Who's Carl This Time
CARL KASELL: From NPR and WBEZ-Chicago, this is WAIT WAIT...DON'T TELL ME!, the NPR news quiz. I'm Carl Kasell. And here's your host, at the Chase Bank Auditorium in downtown Chicago, Peter Sagal.
PETER SAGAL, HOST:
Thank you, Carl, thank you everybody.
SAGAL: It's good to be back from our break, and we're coming back in style with guest Tony Danza coming on later to answer our questions, so exciting.
SAGAL: But first, NPR itself was in the news this week, when NPR's president, Gary Knell, resigned from our company after only 18 months. He is moving on to be CEO of National Geographic, and we wish him well, we do. Some of us wondered, though, why he was making this sudden and abrupt change after such a short time. According to Gary, he was leaving NPR to spend more time with his way more money.
SAGAL: It's sweet, don't you think?
ADAM FELBER: He's been neglecting them.
SAGAL: I know, I think so. Well, anyway, unless somebody makes us a better offer in the next hour, we'll still be here and ready for your calls. The number is 1-888-WAIT-WAIT. That's 1-888-924-8924. Give us a call, play a game with us. For example, welcome to WAIT WAIT...DON'T TELL ME!
STEPHEN DEISHER: Hi, I'm Stephen from San Antonio.
SAGAL: Hey, how are you, Stephen?
DEISHER: Good. How are you?
SAGAL: I'm fine. What do you do there in San Antonio?
DEISHER: I work in a warehouse down here, a subcontractor for Time Warner.
SAGAL: Oh, you work for Time Warner. That's good. You want to keep at least one degree of separation away from a company like Time Warner.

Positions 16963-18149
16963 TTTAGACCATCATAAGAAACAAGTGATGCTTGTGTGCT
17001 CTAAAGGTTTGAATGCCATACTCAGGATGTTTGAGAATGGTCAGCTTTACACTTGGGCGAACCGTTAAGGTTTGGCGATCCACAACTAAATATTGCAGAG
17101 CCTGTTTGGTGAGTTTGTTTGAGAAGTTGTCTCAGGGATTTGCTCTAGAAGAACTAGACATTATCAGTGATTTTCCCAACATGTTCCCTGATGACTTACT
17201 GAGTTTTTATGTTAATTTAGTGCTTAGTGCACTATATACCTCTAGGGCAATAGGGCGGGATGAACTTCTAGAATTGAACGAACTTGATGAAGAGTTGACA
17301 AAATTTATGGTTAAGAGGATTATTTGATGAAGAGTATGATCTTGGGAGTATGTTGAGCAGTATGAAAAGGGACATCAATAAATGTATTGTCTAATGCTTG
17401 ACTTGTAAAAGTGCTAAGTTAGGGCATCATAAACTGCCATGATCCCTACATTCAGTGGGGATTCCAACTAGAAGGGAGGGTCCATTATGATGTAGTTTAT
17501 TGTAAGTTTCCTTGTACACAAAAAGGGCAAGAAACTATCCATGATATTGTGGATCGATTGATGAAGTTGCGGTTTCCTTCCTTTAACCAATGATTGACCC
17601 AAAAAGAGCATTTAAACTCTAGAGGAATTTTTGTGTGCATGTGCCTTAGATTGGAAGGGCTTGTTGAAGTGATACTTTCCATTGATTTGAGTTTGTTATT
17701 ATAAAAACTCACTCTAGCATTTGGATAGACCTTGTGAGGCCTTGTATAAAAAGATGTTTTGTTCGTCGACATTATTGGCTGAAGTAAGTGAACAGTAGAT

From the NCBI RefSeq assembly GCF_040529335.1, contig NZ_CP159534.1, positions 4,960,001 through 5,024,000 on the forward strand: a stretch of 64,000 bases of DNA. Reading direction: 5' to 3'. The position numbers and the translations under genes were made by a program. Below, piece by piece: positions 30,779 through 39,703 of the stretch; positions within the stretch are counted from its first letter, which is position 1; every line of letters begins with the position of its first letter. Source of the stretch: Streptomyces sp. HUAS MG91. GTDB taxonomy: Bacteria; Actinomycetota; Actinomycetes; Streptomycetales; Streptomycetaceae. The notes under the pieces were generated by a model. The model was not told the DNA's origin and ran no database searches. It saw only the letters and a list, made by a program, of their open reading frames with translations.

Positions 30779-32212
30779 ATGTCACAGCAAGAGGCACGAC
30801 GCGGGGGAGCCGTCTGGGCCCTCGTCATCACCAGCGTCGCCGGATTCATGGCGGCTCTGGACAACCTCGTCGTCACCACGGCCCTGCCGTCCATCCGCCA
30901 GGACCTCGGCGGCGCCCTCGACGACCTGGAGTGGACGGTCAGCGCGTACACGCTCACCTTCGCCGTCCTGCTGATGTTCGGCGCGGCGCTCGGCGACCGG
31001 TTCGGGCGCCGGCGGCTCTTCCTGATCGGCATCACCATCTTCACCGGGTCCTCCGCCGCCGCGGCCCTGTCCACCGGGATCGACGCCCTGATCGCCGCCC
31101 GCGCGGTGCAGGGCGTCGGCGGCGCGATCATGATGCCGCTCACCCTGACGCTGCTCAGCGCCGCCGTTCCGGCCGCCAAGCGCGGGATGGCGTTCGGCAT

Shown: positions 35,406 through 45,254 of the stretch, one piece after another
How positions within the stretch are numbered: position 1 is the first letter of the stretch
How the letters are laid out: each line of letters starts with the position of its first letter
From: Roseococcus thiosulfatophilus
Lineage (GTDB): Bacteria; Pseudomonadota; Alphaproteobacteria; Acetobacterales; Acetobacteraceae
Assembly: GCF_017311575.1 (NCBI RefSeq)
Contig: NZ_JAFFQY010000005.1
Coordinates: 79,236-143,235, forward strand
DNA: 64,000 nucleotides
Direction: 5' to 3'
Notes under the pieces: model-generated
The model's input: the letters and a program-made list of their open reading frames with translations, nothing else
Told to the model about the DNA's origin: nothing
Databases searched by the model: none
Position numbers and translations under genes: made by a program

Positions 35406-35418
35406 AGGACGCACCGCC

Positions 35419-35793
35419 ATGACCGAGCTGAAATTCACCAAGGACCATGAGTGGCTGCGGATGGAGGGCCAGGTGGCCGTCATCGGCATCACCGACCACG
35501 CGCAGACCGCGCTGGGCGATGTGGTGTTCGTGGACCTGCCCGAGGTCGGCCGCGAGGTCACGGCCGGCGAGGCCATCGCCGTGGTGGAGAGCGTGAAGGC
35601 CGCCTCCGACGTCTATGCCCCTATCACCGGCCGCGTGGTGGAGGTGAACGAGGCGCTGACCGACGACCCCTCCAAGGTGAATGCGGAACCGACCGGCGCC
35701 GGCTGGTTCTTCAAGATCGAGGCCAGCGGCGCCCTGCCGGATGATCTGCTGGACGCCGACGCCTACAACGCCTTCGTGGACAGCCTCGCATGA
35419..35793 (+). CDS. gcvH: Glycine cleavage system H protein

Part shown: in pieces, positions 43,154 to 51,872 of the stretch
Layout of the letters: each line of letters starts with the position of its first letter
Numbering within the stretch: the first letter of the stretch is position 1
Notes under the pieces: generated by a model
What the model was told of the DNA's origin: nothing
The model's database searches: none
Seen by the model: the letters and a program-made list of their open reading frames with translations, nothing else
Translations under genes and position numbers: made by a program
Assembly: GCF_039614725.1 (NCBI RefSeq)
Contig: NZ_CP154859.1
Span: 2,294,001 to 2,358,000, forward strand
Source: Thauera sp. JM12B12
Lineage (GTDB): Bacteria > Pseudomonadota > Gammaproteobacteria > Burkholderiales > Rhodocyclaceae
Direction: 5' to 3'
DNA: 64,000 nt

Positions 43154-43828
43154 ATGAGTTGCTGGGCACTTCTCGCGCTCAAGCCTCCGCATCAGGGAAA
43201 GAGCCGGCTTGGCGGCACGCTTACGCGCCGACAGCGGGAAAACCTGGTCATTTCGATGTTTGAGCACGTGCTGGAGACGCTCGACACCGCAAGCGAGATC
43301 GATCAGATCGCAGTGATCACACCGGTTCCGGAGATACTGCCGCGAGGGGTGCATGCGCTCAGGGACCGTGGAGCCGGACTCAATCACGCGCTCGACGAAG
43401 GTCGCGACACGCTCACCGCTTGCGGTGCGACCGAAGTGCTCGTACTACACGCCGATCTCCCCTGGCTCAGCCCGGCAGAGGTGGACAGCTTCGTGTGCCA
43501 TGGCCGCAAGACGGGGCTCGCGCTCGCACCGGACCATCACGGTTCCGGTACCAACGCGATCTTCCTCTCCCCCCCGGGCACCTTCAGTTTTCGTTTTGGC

PAULA POUNDSTONE: You know, you breezed right over the fact that he works in a warehouse for a cable company. What do you do, coil?
SAGAL: Or unspool, it could be either.
POUNDSTONE: Yeah. What do they put in the warehouse?
DEISHER: The cable, the materials that the crews use to put it up.
POUNDSTONE: So I was right, it's cable, right?
FELBER: When you're - when you get back to work on Monday, look around and see if you can find CBS anywhere in there.
SAGAL: Yeah, it's been misplaced. Stephen, this may be a little redundant, but let me introduce you to our panel this week. First, say hello to a writer for HBO's "Real Time with Bill Maher," Mr. Adam Felber is here, always good to see him.
FELBER: Hello, Stephen.
SAGAL: Next, it's a blogger and senior editor at the Houston Chronicle, Ms. Kyrie O'Connor.
KYRIE O'CONNOR: Hey, Stephen, love San Antonio.
SAGAL: And finally, it's the comedian who'll be at the Paramount Theatre in Rutland, Vermont , on September 13, Paula Poundstone.
DEISHER: Hey, Stephen.
SAGAL: Stephen, welcome to the show. Of course you're going to play Who's Carl This time, we always start this way. Carl Kasell is going to read you three quotations from this week's news. Your job: correctly identify or explain just two of them. Do that, you'll win our prize, Carl's voice on your voice mail. Ready to go?
DEISHER: Yes, sir.
SAGAL: All right, here is your first quote.
KASELL: I am so proud of you guys. But I will say that, for now, one dog's probably enough.
SAGAL: That was someone talking to his kids last November, turns out he lied, one dog was not enough. Who just brought a new puppy into the house?
DEISHER: The president?
SAGAL: The president of the United States, yes, President Obama.
(SOUNDBITE OF BELL)
SAGAL: The new dog is Sunny. Like her new best friend Bo, Sunny is a Portuguese water dog. That is a foreign animal that lives in the sea.
SAGAL: You know what this mean? It means Obama knows he's in trouble. Whenever the press is just about to uncover his failures, he gets a new dog. Right, the press goes, Mr. President why is the economy so - ah, a puppy.
O'CONNOR: Well this is exactly - this is total shark-jumping moment. This is exactly like when the Brady Bunch adopted Oliver.
SAGAL: Oliver was what, exactly?
FELBER: A dog.
O'CONNOR: A person.
POUNDSTONE: No, he was a person.
SAGAL: He was a person?
POUNDSTONE: No, their dog was...
POUNDSTONE: Oh sure, I remember when they all gave him the flea bath. That was terrible.
POUNDSTONE: I hope that the Obamas communicate better.
SAGAL: Than the Bradys did.
POUNDSTONE: Than the Bradys did when they all gave Tiger a flea bath. I have two dogs, and I'm not president, but I have two dogs. And, you know, they've torn up the entryway to the house. And, you know, I don't have to protect the Blue Room. Do you see what I'm saying?